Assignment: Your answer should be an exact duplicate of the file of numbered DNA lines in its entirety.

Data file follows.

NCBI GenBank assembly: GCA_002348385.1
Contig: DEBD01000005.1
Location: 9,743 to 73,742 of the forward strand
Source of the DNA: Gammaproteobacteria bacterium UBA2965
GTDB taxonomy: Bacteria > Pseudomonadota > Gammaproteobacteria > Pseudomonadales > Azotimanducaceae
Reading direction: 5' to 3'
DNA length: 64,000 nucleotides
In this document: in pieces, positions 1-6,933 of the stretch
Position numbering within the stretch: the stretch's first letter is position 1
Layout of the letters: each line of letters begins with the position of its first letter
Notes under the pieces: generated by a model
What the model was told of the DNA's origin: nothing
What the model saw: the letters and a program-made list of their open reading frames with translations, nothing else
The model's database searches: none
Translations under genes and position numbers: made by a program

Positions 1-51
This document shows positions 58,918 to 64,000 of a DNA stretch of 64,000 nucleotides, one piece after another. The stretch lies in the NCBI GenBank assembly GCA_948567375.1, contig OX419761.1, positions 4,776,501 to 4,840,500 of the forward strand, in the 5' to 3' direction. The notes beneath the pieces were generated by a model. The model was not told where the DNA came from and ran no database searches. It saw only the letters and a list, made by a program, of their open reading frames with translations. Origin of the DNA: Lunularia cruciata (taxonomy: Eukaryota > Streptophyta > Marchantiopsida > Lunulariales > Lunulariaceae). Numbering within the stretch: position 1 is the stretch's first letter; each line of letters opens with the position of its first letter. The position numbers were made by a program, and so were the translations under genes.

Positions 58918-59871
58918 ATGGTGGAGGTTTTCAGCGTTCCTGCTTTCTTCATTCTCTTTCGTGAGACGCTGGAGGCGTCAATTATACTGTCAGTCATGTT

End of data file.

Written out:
NCBI GenBank assembly: GCA_002348385.1
Contig: DEBD01000005.1
Location: 9,743 to 73,742 of the forward strand
Source of the DNA: Gammaproteobacteria bacterium UBA2965
GTDB taxonomy: Bacteria > Pseudomonadota > Gammaproteobacteria > Pseudomonadales > Azotimanducaceae
Reading direction: 5' to 3'
DNA length: 64,000 nucleotides
In this document: in pieces, positions 1-6,933 of the stretch
Position numbering within the stretch: the stretch's first letter is position 1
Layout of the letters: each line of letters begins with the position of its first letter
Notes under the pieces: generated by a model
What the model was told of the DNA's origin: nothing
What the model saw: the letters and a program-made list of their open reading frames with translations, nothing else
The model's database searches: none
Translations under genes and position numbers: made by a program

Positions 1-51
This document shows positions 58,918 to 64,000 of a DNA stretch of 64,000 nucleotides, one piece after another. The stretch lies in the NCBI GenBank assembly GCA_948567375.1, contig OX419761.1, positions 4,776,501 to 4,840,500 of the forward strand, in the 5' to 3' direction. The notes beneath the pieces were generated by a model. The model was not told where the DNA came from and ran no database searches. It saw only the letters and a list, made by a program, of their open reading frames with translations. Origin of the DNA: Lunularia cruciata (taxonomy: Eukaryota > Streptophyta > Marchantiopsida > Lunulariales > Lunulariaceae). Numbering within the stretch: position 1 is the stretch's first letter; each line of letters opens with the position of its first letter. The position numbers were made by a program, and so were the translations under genes.

Positions 58918-59871
58918 ATGGTGGAGGTTTTCAGCGTTCCTGCTTTCTTCATTCTCTTTCGTGAGACGCTGGAGGCGTCAATTATACTGTCAGTCATGTT